The Great Fire
"Twenty years in the writing, The Great Fire is a triumphant novel of lives shadowed by war and redeemed by love.
"After the Second World War, in war-torn Asia and stricken Europe, men and women must reinvent their lives and learn, from their past to dream again."
"Purely and simply, she is one of the greatest writers working in English today" - Michael Cunningham
"I wish there were a set of words like 'brilliant' and 'dazzling' that we had saved for the rarest occasions, so that when I tell you The Great Fire is brilliant and sazzling you would know it is the absolute truth. This is a book worth a twenty-year wait" - Ann Patchett, author of Bel Canto
"An hypnotic novel that unfolds like a dream: Japan, Southeast Asia, the end of one war and the beginning of another, the colonial order gone and at the centre of it all, a love story" - Joan Didion
"A brilliant, brave and sublimely written novel...among the most transcendent works I've ever had the pleasure of reading" - Anita Shreve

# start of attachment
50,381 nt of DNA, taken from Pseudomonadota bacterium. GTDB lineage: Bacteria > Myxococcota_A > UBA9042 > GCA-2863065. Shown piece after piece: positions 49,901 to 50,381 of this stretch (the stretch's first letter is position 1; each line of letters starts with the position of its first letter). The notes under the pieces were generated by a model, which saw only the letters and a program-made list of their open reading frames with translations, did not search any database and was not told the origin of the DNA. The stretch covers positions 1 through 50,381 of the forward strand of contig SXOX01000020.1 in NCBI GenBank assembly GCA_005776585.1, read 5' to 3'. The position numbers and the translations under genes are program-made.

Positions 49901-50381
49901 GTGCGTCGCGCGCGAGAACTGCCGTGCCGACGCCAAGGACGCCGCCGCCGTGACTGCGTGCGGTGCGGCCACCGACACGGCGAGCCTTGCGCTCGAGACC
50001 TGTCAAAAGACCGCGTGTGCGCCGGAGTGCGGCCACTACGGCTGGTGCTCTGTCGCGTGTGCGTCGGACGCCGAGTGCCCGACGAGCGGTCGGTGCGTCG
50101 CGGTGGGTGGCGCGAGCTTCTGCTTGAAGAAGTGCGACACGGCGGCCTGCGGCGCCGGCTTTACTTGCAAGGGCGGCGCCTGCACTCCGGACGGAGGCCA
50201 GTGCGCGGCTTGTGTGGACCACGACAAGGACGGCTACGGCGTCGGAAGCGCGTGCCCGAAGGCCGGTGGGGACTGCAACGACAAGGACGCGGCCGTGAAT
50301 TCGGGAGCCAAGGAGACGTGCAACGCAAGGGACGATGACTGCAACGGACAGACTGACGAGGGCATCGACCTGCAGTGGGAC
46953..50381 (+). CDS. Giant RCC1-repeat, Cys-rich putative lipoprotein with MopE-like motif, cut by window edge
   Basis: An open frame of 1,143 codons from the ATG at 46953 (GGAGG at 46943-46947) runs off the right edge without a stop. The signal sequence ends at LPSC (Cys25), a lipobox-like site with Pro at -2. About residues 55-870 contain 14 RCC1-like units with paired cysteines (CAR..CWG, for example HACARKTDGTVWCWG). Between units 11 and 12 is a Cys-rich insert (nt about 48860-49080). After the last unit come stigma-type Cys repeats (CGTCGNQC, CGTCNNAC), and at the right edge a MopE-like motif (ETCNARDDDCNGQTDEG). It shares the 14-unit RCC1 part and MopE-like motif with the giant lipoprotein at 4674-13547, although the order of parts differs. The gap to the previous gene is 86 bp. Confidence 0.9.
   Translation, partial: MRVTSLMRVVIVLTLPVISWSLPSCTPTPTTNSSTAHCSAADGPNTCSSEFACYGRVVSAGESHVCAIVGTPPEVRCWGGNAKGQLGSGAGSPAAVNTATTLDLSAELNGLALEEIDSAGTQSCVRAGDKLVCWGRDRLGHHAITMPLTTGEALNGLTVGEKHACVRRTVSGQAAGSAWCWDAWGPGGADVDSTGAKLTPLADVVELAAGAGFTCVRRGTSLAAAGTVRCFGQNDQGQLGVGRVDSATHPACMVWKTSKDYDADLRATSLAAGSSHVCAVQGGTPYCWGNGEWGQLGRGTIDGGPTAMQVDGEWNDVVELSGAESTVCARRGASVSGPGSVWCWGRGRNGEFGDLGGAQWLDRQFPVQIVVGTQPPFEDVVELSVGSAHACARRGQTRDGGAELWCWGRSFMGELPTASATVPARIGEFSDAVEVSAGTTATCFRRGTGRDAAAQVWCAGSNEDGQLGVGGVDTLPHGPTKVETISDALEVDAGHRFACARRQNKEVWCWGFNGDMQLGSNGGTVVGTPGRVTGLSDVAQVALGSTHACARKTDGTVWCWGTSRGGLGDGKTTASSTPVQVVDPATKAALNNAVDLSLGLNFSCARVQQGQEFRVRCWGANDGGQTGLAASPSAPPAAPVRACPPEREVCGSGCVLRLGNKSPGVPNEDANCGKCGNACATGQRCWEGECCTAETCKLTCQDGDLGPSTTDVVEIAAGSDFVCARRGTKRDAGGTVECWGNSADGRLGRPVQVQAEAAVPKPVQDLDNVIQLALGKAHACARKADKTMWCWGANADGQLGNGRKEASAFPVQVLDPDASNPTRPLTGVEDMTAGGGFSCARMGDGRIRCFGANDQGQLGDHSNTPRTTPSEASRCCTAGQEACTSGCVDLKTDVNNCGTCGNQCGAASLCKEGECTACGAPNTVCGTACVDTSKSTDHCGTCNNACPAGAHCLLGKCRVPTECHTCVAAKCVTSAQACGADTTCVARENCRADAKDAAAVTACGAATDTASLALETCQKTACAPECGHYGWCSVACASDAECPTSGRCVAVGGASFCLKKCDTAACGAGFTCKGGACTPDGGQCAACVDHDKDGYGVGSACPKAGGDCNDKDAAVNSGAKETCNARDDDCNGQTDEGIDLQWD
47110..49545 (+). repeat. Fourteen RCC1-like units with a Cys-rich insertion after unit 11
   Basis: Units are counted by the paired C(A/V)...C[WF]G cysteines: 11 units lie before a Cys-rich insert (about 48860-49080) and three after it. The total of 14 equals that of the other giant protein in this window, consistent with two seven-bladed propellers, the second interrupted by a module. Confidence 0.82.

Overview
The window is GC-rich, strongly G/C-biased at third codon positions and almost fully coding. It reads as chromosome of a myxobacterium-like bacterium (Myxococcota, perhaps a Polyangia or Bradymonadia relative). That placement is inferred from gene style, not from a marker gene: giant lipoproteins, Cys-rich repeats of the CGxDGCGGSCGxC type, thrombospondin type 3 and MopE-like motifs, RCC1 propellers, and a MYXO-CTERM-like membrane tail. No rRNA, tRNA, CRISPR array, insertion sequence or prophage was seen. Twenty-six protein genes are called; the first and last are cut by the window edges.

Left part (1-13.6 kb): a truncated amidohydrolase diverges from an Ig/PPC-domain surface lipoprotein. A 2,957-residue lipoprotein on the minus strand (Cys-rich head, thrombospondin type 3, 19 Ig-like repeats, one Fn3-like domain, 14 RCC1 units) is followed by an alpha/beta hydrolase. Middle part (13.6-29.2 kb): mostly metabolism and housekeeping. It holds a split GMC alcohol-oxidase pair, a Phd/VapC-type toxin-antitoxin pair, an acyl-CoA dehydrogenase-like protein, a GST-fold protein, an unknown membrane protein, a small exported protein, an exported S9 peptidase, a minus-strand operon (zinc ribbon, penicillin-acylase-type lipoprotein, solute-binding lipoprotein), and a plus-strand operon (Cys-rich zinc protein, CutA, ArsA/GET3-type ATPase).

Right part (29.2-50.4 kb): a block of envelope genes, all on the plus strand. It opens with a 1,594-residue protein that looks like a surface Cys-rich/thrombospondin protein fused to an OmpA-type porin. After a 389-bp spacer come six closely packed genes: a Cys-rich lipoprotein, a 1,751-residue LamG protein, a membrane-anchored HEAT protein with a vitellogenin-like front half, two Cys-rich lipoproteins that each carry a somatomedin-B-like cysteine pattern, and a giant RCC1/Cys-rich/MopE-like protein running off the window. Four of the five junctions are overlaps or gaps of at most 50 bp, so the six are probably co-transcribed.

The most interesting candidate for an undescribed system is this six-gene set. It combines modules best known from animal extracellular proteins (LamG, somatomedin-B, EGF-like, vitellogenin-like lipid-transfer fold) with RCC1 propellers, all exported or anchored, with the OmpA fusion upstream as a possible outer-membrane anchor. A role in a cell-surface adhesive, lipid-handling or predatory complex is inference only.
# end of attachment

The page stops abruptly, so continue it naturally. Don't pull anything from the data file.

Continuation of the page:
Now they were starting. Finality ran through the train, an exhalation. There were thuds, hoots, whistles, and the shrieks of late arrivals. From a megaphone announcements were incomprehensible in American and Japanese. Before the train had moved at all, the platform faces receded into the expression of those who remain.
Aldred Leith sat by a window, his body submissively chugging as they got under way. He would presently see that rain continued to fall on the charred suburbs of Tokyo, raising, even within the train, a spectral odour of cinders. Meanwhile, he was examining a photograph of his father. Leith was holding a book in his right hand - not reading, but looking at a likeness of his father on the back cover.
It was one of those pictures, the author at his desk. In an enactment of momentary interruption, the man was half-turned to the camera, left elbow on blotter, right hand splayed over knee. Features fine and lined, light eyes, one eyelid drooping. A taut mouth. Forehead full, full crop of longish white hair. The torso broad but spare; the clothes unaffected, old and good. As a boy, Leith had wondered how his father could always have good clothes so seldom renewed - a seeming impossibility, like having a perpetual two days' growth of beard.
From the Virago paperback edition, 2003.
This novel was the winner of the USA National Book Award in 2003, and the 2004 Miles Franklin Award.
This page and its contents are copyright © 2005 by Perry Middlemiss, Melbourne, Victoria, Australia.Return to Shirley Hazzard Page.
Last modified: January 15, 2005.